Friday, November 18, 2011

Help Us Eat Our Veggies!

Kevin and I hit the Peace Corps foodie jackpot with our tiny commuter town.

Almost more than any other challenge, I hear my fellow volunteers complain about the availability of fresh vegetables in their sites.  Fruit grows in excess (and often goes to waste), but variety all but always only comes with personal gardens and lucky finds on veggie runs to bigger towns.  It comes down to demand.  Paraguay has some of the most fertile land on Earth, but why grow a crop that no one wants to eat?

As a country, Paraguay tends to favor beige meals.  Mandioca, breaded meat, pasta, cornmeal, and rice all contribute to a dinner table lacking color; color otherwise known as vegetables.  When the green (or orange or red or purple) stuff actually makes it to the table, it usually arrives beyond well done and with all the nutrients cooked out.  Although families will serve a little cabbage or shredded leaf lettuce along side lunch, most kids and adults do not eat three to five servings of vegetables in a week- let alone daily.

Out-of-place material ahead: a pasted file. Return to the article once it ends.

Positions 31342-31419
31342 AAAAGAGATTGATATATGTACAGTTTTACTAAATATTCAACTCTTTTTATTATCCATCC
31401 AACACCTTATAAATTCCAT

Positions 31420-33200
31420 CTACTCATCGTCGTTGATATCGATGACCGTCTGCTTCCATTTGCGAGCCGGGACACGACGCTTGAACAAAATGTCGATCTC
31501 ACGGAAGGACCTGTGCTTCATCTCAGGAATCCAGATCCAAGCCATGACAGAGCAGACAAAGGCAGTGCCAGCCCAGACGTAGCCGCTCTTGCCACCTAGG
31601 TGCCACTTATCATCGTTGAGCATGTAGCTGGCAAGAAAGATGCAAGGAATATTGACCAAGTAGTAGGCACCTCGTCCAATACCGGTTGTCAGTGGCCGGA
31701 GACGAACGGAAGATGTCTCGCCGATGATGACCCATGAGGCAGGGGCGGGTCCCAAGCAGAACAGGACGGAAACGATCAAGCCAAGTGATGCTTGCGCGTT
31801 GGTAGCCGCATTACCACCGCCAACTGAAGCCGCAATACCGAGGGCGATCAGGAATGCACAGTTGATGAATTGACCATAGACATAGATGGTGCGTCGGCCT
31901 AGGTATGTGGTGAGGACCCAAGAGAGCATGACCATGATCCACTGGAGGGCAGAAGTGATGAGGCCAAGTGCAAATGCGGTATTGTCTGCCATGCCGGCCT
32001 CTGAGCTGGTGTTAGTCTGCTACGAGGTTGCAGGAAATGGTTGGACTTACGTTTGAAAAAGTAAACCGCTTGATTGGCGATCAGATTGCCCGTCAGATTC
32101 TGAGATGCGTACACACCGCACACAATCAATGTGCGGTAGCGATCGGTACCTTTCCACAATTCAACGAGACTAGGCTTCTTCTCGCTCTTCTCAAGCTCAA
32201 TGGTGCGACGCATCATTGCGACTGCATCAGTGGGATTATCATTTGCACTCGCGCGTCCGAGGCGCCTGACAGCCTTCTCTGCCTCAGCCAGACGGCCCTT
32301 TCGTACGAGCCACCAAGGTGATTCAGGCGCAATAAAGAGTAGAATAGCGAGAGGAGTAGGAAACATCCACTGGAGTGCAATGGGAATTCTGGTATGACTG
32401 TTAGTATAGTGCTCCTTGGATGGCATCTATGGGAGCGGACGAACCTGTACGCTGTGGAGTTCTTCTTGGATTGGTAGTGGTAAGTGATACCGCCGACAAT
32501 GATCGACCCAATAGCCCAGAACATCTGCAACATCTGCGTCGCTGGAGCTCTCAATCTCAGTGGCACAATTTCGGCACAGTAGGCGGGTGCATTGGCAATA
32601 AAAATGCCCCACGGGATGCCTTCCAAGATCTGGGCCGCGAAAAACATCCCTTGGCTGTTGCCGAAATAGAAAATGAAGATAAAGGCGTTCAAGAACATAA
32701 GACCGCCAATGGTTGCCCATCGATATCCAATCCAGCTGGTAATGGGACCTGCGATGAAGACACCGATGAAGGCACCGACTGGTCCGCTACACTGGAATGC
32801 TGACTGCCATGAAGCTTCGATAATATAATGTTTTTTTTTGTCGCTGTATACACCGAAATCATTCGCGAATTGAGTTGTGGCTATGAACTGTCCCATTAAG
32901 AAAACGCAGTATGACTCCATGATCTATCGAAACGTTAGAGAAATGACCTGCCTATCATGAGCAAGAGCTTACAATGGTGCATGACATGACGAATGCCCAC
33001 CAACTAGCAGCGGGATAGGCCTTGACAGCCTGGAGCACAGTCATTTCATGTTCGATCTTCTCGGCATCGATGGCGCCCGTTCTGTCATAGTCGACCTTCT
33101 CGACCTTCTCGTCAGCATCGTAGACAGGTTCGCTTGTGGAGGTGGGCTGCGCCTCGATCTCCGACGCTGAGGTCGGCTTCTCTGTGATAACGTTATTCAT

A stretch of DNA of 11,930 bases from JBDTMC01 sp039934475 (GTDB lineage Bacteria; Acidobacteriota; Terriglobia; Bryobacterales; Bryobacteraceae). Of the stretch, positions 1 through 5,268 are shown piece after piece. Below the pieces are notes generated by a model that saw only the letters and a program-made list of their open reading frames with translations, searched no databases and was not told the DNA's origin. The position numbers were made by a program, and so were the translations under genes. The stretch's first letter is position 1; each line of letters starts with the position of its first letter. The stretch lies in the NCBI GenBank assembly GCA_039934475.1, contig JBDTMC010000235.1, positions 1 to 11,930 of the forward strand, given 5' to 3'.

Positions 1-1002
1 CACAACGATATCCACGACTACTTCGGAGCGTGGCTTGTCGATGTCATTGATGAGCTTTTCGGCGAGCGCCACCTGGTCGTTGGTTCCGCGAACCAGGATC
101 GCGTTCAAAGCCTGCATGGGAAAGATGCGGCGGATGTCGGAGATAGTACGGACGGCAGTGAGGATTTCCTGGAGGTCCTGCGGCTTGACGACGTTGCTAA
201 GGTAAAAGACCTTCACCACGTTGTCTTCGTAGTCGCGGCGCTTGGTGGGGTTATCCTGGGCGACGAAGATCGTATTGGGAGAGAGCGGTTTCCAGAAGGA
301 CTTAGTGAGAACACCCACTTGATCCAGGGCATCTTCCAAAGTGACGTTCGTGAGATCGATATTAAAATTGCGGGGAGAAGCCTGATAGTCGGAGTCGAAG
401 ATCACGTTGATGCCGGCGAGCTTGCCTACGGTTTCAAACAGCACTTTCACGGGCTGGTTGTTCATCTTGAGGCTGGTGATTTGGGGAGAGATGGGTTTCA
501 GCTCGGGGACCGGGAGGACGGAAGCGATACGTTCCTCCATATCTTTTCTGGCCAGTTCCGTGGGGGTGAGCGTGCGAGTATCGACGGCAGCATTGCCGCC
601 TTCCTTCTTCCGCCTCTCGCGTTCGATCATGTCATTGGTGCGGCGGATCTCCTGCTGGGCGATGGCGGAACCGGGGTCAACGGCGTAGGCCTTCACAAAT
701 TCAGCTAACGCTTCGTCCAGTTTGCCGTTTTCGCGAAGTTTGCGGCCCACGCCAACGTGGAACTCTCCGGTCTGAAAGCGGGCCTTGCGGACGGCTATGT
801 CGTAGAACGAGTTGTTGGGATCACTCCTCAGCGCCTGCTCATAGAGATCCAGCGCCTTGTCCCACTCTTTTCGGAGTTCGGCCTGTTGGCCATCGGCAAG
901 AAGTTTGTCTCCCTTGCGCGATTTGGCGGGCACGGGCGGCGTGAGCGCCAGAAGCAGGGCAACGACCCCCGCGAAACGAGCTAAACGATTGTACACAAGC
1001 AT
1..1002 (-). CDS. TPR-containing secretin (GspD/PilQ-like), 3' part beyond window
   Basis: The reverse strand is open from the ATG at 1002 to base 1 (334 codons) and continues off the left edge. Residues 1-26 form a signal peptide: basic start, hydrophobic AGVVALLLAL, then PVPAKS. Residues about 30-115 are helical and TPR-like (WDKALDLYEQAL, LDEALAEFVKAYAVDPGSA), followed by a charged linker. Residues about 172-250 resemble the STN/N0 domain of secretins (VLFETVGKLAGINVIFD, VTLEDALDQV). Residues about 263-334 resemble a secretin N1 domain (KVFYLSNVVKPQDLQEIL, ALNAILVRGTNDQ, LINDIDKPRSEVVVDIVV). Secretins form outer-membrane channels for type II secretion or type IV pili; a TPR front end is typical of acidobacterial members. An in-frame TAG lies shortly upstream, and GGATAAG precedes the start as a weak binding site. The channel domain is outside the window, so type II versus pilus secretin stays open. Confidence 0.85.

Upon arriving in our community, Kevin and I could not believe our good fortune to find the area agricultural high school just a few blocks away from our new home.  Kids come from a few towns over to focus their studies on farming, both raising crops and animal husbandry.  Students learn the tricky business of growing food on an experimental field adjacent to their classrooms.  Flush with leafy greens and hearty gourds, we quickly learned that much of this crop ends up eaten by animals.

Since traditionally Paraguayans do not eat a lot of vegetables, many have no idea how to prepare them.  In an effort to turn this around, the director of the school invited Kevin and I to teach a class regarding healthy eating and incorporating vegetables into daily diets.  Classes resume in February, so we will spend the next couple months experimenting with different main dishes, sides plates, sauces, breads, soups, and casseroles.

And we need your help.  Please send in your favorite veggie recipes and we’ll try and work them into our syllabus.  The following ingredients are readily available at the school:  

Milanesa de carne, mashed potatoes with mayonnaise, and sopa Paraguaya, with tomatoes and onions.
black beans

chili pepper
green leaf lettuce
green onion
green peas
green pepper
mandioca (a denser cousin to potato)
orange lime (less tangy than green limes)
red beans
red leaf lettuce
soy bean
white onion

As always, thank you for your support.  Please send suggestions via email or in the comment section under this post.  As we try out ideas with local ingredients and taste tasters, we will feature recipes and results on this blog.

No comments:

Post a Comment